The Government Can Break Into Your House

Marisa Demarco
1 min read
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There were 763 requests to use “sneak-and-peek” search warrants in fiscal year 2008, according to Sen. Russ Feingold, a Wisconsin Democrat. These warrants allow officers come onto citizens’ property without their permission or knowledge. Before the Patriot Act, they were issued rarely. (After much haggling, the FBI and DEA managed in 1984 to obtain 35 of these warrants.)

The USA Patriot Act was sold to Americans in 2001 as an anti-terrorism necessity, and sneak-and-peeks became commonplace. But, as Sen. Feingold points out in this grilling of Assistant Attorney General David Kris, out of the 763 sneak-and-peek warrants requested last year, only three were related to terrorism. The rest were primarily drug cases.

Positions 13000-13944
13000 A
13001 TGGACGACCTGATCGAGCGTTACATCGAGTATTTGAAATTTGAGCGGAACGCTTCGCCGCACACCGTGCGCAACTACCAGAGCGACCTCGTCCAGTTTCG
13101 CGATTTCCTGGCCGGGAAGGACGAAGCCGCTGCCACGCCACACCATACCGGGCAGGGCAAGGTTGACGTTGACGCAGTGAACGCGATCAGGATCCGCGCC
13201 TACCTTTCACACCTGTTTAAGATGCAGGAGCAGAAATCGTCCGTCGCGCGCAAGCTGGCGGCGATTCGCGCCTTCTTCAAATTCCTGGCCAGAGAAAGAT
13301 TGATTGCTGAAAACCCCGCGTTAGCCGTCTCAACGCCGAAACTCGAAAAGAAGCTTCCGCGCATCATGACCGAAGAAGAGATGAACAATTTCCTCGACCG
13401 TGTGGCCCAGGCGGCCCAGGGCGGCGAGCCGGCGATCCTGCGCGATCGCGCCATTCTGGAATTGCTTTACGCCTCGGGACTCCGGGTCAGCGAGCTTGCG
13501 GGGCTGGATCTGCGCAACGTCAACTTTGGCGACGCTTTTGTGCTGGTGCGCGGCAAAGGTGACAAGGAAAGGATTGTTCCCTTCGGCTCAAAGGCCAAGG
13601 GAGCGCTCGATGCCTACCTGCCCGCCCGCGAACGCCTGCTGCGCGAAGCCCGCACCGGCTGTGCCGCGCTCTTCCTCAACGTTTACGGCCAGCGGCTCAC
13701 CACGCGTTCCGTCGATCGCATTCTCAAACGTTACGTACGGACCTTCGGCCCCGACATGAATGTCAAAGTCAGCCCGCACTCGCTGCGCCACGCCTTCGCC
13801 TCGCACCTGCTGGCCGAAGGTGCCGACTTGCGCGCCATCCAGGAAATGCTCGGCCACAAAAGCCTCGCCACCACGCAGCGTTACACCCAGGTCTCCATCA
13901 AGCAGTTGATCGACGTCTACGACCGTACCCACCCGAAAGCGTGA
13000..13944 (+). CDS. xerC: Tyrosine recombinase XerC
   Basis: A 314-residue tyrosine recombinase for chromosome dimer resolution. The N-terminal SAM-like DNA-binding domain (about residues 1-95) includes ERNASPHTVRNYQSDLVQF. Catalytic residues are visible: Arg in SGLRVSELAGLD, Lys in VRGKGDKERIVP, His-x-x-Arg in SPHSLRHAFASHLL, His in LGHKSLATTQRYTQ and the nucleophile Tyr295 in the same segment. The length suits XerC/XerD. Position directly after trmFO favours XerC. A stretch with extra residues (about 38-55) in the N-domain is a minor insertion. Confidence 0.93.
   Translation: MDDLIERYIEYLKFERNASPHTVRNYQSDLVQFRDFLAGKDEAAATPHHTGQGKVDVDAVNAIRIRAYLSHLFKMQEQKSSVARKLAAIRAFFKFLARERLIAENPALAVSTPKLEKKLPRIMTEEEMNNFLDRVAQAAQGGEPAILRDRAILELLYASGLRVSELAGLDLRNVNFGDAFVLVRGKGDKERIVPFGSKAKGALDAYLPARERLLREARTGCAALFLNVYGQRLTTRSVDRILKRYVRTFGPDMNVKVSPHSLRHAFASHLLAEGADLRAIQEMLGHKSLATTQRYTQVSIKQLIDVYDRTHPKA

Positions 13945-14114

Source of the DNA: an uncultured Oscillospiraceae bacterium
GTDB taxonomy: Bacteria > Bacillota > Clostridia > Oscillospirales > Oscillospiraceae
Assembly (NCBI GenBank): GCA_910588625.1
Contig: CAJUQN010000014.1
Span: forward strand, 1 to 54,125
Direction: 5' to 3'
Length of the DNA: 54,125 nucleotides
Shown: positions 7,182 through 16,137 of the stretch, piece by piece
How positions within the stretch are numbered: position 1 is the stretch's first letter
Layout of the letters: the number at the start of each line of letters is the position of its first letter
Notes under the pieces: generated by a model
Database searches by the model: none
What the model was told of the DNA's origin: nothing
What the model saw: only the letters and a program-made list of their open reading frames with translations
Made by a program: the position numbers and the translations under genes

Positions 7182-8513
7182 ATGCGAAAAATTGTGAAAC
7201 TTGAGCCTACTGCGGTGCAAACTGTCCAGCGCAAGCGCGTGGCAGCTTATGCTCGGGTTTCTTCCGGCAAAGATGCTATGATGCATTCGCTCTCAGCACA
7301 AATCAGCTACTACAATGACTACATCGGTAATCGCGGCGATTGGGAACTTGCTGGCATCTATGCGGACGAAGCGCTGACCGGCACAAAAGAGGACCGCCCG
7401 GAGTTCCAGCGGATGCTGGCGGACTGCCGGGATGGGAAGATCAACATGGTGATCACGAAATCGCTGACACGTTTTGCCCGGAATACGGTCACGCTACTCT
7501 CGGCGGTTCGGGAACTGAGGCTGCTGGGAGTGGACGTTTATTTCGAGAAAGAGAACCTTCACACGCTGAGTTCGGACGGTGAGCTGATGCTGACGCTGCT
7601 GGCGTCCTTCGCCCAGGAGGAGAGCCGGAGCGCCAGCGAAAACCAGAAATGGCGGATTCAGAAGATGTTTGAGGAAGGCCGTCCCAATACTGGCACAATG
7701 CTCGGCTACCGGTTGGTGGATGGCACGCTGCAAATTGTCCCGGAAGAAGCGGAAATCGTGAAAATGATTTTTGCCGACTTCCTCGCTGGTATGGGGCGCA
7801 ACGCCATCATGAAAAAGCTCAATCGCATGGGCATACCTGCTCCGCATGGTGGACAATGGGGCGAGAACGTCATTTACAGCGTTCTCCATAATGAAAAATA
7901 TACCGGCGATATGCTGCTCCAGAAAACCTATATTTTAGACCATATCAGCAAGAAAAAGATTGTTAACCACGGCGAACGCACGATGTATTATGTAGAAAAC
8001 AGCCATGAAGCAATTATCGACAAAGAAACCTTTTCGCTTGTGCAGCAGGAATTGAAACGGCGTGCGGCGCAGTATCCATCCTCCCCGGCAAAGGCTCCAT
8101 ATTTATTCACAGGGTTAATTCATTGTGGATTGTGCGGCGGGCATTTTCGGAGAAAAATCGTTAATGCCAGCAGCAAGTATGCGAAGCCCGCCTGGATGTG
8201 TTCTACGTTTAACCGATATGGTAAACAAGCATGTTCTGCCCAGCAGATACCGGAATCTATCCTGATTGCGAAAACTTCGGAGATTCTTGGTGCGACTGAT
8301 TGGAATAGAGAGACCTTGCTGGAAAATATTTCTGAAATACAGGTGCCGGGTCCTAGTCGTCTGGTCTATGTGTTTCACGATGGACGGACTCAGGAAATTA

The USA Patriot Act is actually an acronym. It stands for: Uniting and Strengthening America by Providing Appropriate Tools Required to Intercept and Obstruct Terrorism. The word “terrorism” is a key part of the name. Some portions of the act will expire at the end of the year.
But the Obama administration would like to see them extended.
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